400 students to vie for scholarships, championship at robotic competition
Almost 400 Rhode Island elementary, middle and high school students, aged 9 to 14 will participate in the FIRST LEGO League HYDRODYNAMICS Championship Tournament on January 13 at Roger Williams University in Bristol.
The teams are vying for an opportunity to win the Champion’s Award, and to compete alongside teams from around the globe at in the FIRST WORLD FESTIVAL, in Detroit, Michigan, in April. Each student on the Rhode Island FIRST LEGO League Champion’s Award-winning team also receives a $20,000 ($5K, renewable 4 years) scholarship at Roger Williams University. The FIRST LEGO League season in Rhode Island is managed by Rhode Island Students of the Future, and sponsored by National Grid, Textron Charitable Trust and the Verizon Foundation.
Representative Jim Langevin, U.S. Congressman from the 2nd District, will speak at opening ceremonies, which begin at 12:15 p.m.
The event is free and open to the public in the Roger Williams University Recreation Center, in Bristol, from noon until 5 p.m. Robot game matches will happen between 12:30 and 4:15 p.m.
More than 1,000 students, 37 percent of them girls, participated on 70 teams in public, private, parochial schools, community organizations and neighborhood groups across state and nearby Massachusetts. The teams spent weeks exploring how to improve the human water cycle, and developing a range of innovative solutions to the problems they discovered. They also designed, built and programmed a robot to complete missions on a pre-built game table where the missions represent concepts from the water cycle. FIRST LEGO League, a popular hands-on science, technology, engineering and math enrichment program, combine the excitement of robotics with a research project that encourages scientific literacy.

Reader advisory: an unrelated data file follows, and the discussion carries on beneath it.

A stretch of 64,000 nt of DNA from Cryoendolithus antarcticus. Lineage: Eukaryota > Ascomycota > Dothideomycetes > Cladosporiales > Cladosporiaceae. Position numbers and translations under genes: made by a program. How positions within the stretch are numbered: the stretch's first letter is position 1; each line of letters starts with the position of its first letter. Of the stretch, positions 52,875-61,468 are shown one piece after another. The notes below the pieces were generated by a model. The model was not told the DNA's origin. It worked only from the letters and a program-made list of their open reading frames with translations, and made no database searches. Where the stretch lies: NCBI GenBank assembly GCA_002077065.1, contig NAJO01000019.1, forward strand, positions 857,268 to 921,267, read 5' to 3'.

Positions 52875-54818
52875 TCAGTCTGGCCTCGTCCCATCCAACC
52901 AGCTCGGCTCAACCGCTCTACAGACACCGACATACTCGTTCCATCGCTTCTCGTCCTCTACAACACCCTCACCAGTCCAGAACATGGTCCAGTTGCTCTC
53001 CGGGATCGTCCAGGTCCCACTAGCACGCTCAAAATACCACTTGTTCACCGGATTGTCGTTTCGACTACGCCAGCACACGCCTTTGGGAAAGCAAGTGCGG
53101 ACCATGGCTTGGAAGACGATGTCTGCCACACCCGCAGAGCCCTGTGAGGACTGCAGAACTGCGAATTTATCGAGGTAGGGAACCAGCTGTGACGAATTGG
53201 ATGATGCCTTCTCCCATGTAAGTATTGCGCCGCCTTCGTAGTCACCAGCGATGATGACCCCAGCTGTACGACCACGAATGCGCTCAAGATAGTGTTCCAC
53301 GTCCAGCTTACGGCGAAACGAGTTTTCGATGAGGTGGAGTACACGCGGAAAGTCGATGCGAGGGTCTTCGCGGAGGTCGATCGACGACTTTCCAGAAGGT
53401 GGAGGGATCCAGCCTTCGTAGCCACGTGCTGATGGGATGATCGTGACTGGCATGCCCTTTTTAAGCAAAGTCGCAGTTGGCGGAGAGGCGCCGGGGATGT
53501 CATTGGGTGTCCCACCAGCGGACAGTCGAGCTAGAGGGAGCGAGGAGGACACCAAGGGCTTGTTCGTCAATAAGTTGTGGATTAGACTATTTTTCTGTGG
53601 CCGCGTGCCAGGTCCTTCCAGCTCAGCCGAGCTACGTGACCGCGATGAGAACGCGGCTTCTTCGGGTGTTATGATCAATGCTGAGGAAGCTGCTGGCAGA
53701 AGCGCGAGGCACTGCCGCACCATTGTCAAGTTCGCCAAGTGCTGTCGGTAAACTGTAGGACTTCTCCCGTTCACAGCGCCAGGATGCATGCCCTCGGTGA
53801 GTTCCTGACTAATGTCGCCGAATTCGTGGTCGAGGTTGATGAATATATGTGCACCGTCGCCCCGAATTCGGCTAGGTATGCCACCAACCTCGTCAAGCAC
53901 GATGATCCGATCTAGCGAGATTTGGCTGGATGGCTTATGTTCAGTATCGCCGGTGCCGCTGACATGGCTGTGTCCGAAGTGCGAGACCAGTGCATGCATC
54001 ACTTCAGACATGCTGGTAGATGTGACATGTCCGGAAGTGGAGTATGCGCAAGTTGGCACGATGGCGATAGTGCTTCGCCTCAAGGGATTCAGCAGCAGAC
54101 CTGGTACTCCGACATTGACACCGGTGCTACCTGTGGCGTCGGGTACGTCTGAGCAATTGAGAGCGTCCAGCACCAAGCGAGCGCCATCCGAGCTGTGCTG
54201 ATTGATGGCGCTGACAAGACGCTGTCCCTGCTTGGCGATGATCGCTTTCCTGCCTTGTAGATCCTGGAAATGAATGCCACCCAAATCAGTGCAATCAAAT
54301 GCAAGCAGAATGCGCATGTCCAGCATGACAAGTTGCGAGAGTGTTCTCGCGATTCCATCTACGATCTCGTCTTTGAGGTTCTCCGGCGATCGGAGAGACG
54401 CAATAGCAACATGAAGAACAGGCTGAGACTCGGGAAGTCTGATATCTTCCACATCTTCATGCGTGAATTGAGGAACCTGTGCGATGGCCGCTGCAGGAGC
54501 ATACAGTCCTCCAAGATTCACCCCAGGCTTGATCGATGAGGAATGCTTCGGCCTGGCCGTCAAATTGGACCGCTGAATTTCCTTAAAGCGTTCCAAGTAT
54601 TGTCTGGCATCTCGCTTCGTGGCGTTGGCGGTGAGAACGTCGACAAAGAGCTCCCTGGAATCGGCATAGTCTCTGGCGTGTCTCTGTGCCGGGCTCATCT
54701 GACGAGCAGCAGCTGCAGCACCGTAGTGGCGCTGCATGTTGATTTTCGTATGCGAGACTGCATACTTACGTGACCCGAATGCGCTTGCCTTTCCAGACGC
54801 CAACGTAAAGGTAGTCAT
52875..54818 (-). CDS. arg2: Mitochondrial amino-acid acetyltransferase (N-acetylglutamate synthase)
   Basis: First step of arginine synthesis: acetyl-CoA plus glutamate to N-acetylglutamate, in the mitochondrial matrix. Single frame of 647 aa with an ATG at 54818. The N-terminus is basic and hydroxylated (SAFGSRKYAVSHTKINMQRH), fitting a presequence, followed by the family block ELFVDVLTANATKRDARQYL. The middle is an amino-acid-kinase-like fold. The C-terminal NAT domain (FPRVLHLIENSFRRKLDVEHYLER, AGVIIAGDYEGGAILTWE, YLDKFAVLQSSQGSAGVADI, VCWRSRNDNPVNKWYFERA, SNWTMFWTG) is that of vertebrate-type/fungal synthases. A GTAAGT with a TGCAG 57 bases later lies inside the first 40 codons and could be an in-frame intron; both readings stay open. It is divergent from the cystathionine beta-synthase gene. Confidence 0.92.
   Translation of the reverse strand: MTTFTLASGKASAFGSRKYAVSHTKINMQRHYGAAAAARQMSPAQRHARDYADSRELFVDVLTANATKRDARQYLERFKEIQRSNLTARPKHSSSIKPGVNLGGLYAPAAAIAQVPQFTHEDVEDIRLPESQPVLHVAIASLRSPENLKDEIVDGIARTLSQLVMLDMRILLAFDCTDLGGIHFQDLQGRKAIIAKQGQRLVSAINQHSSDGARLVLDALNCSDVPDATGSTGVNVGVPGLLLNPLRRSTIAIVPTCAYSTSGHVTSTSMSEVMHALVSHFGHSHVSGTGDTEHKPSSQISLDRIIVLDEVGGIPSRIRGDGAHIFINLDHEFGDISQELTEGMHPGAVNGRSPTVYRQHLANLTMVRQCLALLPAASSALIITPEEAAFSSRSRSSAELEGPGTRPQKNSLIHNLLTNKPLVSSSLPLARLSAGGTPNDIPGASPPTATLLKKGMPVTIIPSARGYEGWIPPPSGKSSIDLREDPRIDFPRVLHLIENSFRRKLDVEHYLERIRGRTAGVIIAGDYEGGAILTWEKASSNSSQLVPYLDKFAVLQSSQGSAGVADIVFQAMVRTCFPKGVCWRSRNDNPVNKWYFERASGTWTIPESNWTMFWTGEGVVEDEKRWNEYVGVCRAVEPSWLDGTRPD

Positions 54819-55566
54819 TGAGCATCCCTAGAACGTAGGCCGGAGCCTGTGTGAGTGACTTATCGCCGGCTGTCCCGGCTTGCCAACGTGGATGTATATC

Of the 70 teams that started the season, 40 advanced through the qualifying tournament system to compete in the state championship on January 13.
From 12:15 pm to 4 pm, the public portion of the action-packed tournament, includes teams competing in two-and-a-half minute matches to earn points as their robots complete missions on the playing field, which is made entirely of LEGO elements. In the morning, each team presents a research project that highlights the problem they discovered in the water cycle and their solution for it to a panel of volunteer experts from the community.
Teams, comprised of up to 10 students ages 9-14, vie for awards in categories such as Robot Design, Project Research, Innovative Solution, Inspiration, and Robot Performance. The team earning the highest cumulative score across all judging categories wins the coveted Champion’s Award, the RWU scholarships and an invitation to compete in the FIRST WORLD Festival in Detroit, which brings teams from across the globe together for a weekend of fun and competition.
Rhode Island Students of the Future is a non-profit organization that promotes STEAM engagement in youth through robotics. Founded in 1989, RISF manages the FIRST LEGO League and FIRST LEGO League Jr. programs in Rhode Island, serving more than 1000 students annually. RISF also produces the Robot Block Party, a family-oriented outreach event that attracts more than 3000 people to Providence every year. Major sponsors of Rhode Island Students of the Future include National Grid, Textron Charitable Trust, the Verizon Foundation, Zebra Technologies and IEEE. Roger Williams University has hosted the state championship since 2006. For more information visit the Rhode Island Students of the Future website at www.risf.net.